Question: I have recently moved, and it has been tough finding work. I started looking for work back in April. What can I do to enhance my resume and land a job?
— Trying to Stand Out, South Bend, IN

Answer: So, what can you do to make sure your resume is selected from a stack that could be 400 deep? That’s the challenge when it comes time to writing your resume.

The key is to make sure you write an accomplishment resume as opposed to a job-description resume.

Focus on Accomplishments

This is the single biggest mistake that virtually all job seekers make: Most people write job description resumes. In essence, they describe not only what they did, but what anyone would have done. Here’s an example:

Sales Representative, Szabo Industrial, Minneapolis, MN, 2003-Present

  • Sold manufacturing components to clients throughout the Midwest
  • Developed and maintained strong relationships with all customers
  • Created call lists and scheduled in-person visits
  • Managed personal budget and prepared reports

Now that may sound good, but the sad fact is that every sales rep in the history of Szabo Industrial — or any company for that matter — did those exact same things. The recruiting director will not say, “Wow this guy was a sales rep and he developed relationships with his clients — let’s get him in here.”

The key to a great resume is to focus on what YOU specifically accomplished. What did you do that was unique, special, different, or distinctive?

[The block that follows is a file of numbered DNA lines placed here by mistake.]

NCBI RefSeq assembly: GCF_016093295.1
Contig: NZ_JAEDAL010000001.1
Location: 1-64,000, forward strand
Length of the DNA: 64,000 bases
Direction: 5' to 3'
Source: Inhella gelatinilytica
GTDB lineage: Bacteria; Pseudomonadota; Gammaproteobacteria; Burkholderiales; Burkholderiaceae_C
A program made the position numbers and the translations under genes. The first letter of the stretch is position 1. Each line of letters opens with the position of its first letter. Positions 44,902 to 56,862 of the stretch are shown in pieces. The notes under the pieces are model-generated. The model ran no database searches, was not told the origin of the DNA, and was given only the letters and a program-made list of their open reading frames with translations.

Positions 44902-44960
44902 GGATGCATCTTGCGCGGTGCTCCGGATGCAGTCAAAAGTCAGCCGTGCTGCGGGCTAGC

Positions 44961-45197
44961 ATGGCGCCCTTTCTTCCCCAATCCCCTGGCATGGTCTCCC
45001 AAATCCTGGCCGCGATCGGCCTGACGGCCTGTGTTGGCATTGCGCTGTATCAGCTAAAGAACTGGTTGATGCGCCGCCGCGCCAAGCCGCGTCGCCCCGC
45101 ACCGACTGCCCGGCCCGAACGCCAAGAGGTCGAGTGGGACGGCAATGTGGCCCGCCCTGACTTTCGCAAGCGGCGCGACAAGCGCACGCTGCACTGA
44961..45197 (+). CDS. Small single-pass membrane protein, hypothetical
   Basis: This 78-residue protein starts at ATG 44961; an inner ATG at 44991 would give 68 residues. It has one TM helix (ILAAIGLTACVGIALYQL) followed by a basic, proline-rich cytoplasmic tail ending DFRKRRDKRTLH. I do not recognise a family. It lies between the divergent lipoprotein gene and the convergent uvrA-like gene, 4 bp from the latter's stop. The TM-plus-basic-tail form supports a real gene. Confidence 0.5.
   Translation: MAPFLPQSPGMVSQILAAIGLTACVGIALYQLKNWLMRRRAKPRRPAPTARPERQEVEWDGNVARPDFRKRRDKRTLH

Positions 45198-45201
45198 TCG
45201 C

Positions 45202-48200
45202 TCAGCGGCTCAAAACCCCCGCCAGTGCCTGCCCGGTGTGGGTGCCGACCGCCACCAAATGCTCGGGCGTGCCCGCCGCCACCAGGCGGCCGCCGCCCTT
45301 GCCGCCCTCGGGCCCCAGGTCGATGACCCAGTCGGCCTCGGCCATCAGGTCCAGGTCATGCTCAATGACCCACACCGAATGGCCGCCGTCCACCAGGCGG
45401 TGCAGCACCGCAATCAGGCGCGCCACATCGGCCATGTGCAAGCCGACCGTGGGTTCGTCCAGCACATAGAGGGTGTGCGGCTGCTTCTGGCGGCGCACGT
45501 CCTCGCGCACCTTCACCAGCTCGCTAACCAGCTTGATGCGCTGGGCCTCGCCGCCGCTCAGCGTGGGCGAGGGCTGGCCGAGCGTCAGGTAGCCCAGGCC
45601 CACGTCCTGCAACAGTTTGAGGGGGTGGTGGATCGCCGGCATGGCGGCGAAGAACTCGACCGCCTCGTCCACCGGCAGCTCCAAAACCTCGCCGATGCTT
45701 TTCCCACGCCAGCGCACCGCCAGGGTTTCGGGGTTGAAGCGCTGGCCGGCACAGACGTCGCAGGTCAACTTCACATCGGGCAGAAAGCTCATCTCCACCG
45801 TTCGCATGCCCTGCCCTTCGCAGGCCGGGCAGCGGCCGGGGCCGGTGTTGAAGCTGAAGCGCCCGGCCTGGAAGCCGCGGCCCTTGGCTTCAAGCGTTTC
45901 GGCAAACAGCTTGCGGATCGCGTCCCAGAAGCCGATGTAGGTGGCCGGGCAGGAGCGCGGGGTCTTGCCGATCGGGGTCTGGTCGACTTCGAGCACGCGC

Define Your Accomplishments

Think about your accomplishments — both in terms of scope and results.

Scope: How big? How much? How many? How often?

Results: Did you grow sales? Did you save the company money? Were you recognized for your achievement? Did you create something new?

As you can guess from these questions, you get accomplishments through numbers, numbers, and more numbers. You want to be as specific as you can in everything you write.

A Better Example

Let’s look at a new version of the sample resume. Same person, same job, but a very different resume.

Sales Representative, Szabo Industrial, Minneapolis, MN, 2003-Present

  • Sold $35 million in industrial products to more than 1,200 clients throughout the Midwest
    • Ranked second out of 21 national sales reps
    • Exceeded company-mandated sales goals by 19%
  • Personally secured more than 350 new customers through dedicated cold calling and in-person visits
  • Managed a budget of $75,000 annually — decreasing spending by 18%
  • Prepared dozens of comprehensive summary reports delivered monthly to national VP of sales

Sounds quite a bit better, doesn’t it? Wouldn’t you want to hire this person? I know I would.

Here’s a great evaluation tip: If what’s written on your resume can be written by the person who held the job before you or after you — rip up your resume and start over.

Good luck!

Brad Karsh is the president of JobBound, a career consulting and resume writing firm. One of the nation’s leading job search experts, he’s author of “Confessions of a Recruiting Director.”